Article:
This is one area which is often overlooked or under planned in DR projects. For companies using their own datacenters for production applications and using cloud for DR, processes and automation must be implemented to fully restore the applications in the customer production datacenter using the latest data from the cloud DR once the primary datacenter is back online. This step is not required for applications which are using cloud as their primary site. E.g. if an application is running in one cloud zone and after DR it is running in a different cloud zone there is no need to restore it back to the first cloud zone as long as service levels for both cloud zones are same. If you are deploying new applications it best to design for failure. E.g. a distributed application running across various regions and cloud providers eliminate the need for traditional DR planning for the application as handling of failure of individual components is built in the design and deployment model of the application.
Handling Compliance in Cloud, e.g., HIPAA, PCI, SOX, SAS-70 etc.
Using available security technologies and processes several companies have implemented applications in the cloud compliant to various compliance standards, e.g. HIPAA, PCI, SOX, SAS-70 etc. Each compliance standard has its own nuances; basically with proper planning you can address all compliance related issues. This is a big topic on its own so please contact us if you have specific questions about this. Cloud providers have published various case studies and best practices, e.g. white paper by Amazon on HIPAA compliance.
Handling Public and Private DNS
A common use case for enterprise applications is to have a public DNS for public access and a private DNS over internal network for accessing the backend services and databases etc. In these situations it is best to use virtual private cloud like AWS VPC or to overlay a private network with the same IP address range as internal datacenter on any public cloud using Open Source solutions (refer to this blog - Building a Private Cloud within a Public Cloud for details on how to implement a secure private network on any public cloud). For updating the public DNS entries for the restored application in the cloud we use DNS automation services like AWS Route 53 or EasyDNS. Leveraging these services, Kaavo IMOD automatically updates the Public DNS for the applications as a part of the restoration during DR.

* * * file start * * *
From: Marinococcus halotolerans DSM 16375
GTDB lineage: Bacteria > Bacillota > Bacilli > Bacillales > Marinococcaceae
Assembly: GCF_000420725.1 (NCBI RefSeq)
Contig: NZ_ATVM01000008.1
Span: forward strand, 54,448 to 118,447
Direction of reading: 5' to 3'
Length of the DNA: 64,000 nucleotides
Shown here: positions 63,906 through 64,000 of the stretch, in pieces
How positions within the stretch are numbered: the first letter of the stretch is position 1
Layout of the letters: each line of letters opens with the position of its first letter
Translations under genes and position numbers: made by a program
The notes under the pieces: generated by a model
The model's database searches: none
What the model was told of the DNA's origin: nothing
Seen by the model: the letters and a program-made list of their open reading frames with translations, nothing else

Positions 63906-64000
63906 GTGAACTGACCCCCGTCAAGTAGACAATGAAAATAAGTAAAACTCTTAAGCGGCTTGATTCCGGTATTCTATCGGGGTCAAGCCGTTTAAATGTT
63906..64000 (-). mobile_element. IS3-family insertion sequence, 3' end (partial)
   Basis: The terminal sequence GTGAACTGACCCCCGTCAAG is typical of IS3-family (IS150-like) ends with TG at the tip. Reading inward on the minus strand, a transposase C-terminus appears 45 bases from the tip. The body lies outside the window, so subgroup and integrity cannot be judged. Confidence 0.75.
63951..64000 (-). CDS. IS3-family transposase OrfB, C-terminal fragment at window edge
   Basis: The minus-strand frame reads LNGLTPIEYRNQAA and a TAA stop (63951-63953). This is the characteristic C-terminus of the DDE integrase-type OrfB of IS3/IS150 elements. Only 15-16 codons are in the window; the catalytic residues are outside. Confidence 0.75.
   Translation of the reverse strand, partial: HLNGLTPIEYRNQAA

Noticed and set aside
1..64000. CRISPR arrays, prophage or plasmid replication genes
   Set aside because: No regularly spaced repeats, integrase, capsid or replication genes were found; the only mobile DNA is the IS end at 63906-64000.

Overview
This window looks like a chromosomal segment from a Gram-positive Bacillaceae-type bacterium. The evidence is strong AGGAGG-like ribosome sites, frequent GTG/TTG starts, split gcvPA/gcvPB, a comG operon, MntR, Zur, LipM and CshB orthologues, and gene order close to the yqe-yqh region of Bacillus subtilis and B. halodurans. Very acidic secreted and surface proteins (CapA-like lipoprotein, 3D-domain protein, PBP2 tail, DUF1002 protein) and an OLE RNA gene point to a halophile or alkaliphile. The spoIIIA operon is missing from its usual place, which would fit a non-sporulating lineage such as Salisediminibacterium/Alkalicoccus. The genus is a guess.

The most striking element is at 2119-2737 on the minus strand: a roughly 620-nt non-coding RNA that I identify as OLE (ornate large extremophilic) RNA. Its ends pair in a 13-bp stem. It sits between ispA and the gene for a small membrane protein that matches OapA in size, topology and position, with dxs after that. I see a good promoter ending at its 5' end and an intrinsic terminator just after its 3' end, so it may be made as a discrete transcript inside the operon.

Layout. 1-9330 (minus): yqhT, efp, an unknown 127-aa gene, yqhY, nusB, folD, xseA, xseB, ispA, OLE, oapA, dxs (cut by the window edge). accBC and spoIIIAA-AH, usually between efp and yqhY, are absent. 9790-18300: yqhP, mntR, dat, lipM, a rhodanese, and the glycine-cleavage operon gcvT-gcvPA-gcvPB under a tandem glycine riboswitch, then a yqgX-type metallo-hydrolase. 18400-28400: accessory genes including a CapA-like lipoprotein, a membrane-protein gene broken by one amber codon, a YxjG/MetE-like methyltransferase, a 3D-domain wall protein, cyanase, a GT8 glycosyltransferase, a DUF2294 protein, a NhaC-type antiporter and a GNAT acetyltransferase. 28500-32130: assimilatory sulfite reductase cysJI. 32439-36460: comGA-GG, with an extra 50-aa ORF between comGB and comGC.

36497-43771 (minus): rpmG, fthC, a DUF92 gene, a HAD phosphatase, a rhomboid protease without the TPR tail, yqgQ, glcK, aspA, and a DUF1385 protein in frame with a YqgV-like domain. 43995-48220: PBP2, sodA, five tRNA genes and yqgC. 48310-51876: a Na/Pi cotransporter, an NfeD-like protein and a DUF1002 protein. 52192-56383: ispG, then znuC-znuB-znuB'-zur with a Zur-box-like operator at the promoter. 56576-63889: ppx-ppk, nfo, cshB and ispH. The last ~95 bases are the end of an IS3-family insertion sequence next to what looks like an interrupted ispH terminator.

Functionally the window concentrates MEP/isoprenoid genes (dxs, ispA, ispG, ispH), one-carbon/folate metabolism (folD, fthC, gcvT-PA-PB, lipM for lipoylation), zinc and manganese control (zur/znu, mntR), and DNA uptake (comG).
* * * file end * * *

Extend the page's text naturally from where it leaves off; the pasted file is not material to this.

Keeping Application Database Up-To-Date
It is common for applications to have large databases. Moving the data to the cloud and keeping it current requires first loading the entire database in cloud and then sending and merging incremental data to the database in the cloud. To address this use case instead of maintaining a hot backup we use Kaavo IMOD to automatically bring up the database servers in cloud whenever the new incremental backup is available and merge the incremental backup then save the merged database and shutdown the servers in the cloud. This way in case of DR we always have the latest merged database available for restoring the application. This approach provides reasonable RTO without incurring the additional costs of maintaining a hot database backup.
Applying and Maintaining Patches
A typical application requires following two types of updates during its lifecycle:
Updating Application Code: This is quite easy as using Kaavo IMOD we setup automation to pick up the latest code and configuration for the application from the production deployment. This automation ensures that the application code and configuration changes for the new release of the application or service are available in the cloud for the DR.
OS Patches and Third-Party Software Updates: Sometimes custom patches or updates to third party software or OS are required. For these types of changes it is best to include them as a part of change control process requiring sign-off from the team owning the DR process. The DR team can review the change and if required make and test the needed changes to DR automation for the application.
Read the original blog entry...